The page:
Chai vs Coffee of old and young India !

Chai vs Coffee of old and young India !

So can you be counted as a Chai lover or Coffee lover? In the middle of work breaks, early mornings or lazy evenings are you seen with your mug of coffee or cup of Masala chai? Whatever it maybe, we understand your need for that sweet beverage kick ! It’s not a war, but here is India’s take on Chai vs. Coffee…


India is a tropically situated country and the temperatures always stay on the warmer side. It is yet one of the biggest consumers of both tea and coffee which brings an age old confusion between chai vs. coffee.

It is noteworthy to mention that neither of the drinks : tea or coffee, had their actual origins in this nation! Both tea or Chai as we call it and Coffee came from different parts of Asia, namely China and Yemen.

Tea dates back to 5000 years at 2732 B.C. in southwest China where Emperor Shen Nung was having a bowl of boiled water while tea leaves fell on it. He is said to have immediately fallen in love with the aroma it produced and consumed it.


Chai vs. Coffee: Indian chai stocked in a kettle. 



Since then chai vs. coffee has been a tug of war of the clashing tastes and intellect of coffee and tea . India has been roughly known to be a tea consuming country, as per the statistics about a billion kilogram tea has been consumed in the year 2020. People love their morning cups of Masala Chai (spiced tea) with utmost sincerity.



However, the graphs and story have been increasingly tilting towards the ever heightening attraction of the Indian consumer towards coffee. The paradigms have had a massive push towards coffee in the last 3 decades in particular.



Whether it be the Gen-Z, the millennials or the elites, coffee seems to be the only option. And ‘winters only for coffee’ is a redundant and outdated joke now !



Statistically, a major 38 % the consumers in the country chose both tea and coffee as their preferred beverage option. About 25 to 30% people chose just coffee and the rest chose just tea. This survey was conducted for the stretch of a week in 2019.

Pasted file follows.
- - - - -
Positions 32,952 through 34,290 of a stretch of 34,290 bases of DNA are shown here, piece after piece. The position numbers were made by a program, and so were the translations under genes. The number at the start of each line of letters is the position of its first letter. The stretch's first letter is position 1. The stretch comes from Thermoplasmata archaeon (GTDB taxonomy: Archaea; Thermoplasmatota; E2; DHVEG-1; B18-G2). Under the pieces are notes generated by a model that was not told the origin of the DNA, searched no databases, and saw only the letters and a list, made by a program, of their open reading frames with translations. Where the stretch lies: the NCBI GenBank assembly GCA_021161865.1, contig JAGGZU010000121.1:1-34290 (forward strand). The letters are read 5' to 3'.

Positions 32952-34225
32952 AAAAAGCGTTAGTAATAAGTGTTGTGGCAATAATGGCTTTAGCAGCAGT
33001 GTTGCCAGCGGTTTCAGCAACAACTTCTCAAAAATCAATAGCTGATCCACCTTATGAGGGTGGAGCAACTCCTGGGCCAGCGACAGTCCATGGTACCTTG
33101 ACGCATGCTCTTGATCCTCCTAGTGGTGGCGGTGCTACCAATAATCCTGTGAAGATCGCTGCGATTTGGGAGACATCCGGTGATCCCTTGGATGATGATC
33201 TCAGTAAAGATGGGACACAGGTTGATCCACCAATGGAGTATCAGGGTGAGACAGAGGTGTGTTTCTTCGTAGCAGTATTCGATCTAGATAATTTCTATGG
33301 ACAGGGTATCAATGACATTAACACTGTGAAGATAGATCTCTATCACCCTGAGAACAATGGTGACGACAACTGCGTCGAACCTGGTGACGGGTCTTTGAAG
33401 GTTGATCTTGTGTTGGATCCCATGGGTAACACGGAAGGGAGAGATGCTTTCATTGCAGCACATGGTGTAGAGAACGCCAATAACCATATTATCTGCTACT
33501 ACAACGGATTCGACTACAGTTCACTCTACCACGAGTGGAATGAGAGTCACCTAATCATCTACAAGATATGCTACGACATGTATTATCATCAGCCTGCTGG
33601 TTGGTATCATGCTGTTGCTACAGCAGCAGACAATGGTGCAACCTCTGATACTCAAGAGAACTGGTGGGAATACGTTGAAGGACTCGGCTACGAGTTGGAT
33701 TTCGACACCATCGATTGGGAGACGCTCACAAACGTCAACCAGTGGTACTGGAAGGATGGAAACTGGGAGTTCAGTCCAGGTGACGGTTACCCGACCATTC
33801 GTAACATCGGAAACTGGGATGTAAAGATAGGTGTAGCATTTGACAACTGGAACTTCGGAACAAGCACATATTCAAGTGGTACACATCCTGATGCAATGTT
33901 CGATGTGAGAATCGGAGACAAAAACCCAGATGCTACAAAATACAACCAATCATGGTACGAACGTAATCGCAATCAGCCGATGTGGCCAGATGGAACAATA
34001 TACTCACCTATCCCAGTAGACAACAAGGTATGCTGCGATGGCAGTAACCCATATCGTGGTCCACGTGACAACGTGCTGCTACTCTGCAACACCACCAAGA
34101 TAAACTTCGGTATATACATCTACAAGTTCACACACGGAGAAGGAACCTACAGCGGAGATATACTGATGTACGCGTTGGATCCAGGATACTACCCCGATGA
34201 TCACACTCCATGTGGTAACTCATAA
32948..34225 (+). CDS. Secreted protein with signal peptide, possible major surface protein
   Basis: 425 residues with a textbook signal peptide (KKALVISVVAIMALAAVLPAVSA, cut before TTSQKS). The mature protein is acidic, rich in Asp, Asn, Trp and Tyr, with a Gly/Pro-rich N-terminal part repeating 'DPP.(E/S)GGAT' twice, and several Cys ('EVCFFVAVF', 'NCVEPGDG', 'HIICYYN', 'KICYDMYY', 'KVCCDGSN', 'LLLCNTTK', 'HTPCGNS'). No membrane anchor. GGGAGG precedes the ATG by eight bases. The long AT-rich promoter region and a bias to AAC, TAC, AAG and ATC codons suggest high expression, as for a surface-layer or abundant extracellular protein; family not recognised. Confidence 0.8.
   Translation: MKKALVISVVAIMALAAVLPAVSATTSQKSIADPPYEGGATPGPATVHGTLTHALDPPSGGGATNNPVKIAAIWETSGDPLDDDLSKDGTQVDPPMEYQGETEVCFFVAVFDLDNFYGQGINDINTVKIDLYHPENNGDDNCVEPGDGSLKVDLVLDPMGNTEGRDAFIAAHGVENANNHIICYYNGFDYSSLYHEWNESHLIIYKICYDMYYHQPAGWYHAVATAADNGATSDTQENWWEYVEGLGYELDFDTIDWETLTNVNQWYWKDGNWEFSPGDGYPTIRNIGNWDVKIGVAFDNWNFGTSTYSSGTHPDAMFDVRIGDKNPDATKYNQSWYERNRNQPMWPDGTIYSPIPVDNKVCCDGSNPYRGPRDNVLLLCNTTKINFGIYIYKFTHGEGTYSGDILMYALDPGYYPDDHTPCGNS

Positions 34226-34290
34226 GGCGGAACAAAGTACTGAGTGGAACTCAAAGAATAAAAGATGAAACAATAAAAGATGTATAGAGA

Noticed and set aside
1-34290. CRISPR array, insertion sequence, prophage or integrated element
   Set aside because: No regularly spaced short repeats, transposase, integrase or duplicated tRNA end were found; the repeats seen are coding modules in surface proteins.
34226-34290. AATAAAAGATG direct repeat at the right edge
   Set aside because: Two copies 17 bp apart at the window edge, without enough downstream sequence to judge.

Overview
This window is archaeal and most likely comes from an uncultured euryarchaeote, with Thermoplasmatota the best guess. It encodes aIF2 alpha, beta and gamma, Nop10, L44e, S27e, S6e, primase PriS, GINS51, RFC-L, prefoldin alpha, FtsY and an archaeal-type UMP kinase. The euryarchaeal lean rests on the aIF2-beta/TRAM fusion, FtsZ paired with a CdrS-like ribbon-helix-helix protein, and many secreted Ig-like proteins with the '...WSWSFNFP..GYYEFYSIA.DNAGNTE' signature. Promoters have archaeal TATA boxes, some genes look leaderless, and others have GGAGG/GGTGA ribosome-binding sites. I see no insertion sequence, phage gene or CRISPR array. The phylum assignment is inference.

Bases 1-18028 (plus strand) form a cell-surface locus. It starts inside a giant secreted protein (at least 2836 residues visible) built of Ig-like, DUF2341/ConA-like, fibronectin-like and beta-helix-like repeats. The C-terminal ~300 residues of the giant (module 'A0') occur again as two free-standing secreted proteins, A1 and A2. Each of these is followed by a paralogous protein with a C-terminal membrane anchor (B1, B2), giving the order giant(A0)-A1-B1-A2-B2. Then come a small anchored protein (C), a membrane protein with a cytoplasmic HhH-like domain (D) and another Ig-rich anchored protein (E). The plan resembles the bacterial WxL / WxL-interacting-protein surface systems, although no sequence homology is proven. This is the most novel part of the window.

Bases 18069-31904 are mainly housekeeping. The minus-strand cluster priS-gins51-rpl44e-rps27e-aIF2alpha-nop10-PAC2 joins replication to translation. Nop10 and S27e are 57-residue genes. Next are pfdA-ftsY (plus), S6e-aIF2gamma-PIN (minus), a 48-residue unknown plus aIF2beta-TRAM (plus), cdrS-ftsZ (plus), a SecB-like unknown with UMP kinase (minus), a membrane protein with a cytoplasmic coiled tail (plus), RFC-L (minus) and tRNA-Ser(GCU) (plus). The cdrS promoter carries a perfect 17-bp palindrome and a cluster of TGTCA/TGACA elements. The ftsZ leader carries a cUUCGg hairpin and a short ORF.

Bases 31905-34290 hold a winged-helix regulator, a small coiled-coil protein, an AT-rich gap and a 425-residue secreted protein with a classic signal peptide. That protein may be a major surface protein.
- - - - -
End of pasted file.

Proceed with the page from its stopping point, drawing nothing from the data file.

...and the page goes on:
To determine the shifting of paradigm we have to take into consideration the age groups of people drinking these beverages. Multiple surveys state that chai is only left as the beverage of the older Indian. The youth and the working census however is progressively shifting to coffee and believing in it reigning the nation.



To show some statistics, the oldest category is that of the Baby Boomers or people born in between 1946 and 1964, who are presently in their 50s to 80s.



About 71% of the people in this category still believe that tea is the primary beverage of the nation. 18% to 20 % have proceeded to state that coffee alone is the drink of India.



Coming to the Generation X, people born between late 1960s to late 1970s I.e. people in their early 40s or 50s. A decreased 65% still believe tea to be the national drink. While an increased 25% believe that coffee has simply taken over.



Articles like speak about the chai vs. coffee statistics in older and younger India.



Moving on to the Millennials, people born in between 1980s and 1997, people in their twenties and thirties. A further decreased approximate of 60 to 62% relied on tea as the beverage of the nation while most others shifted to relying on coffee.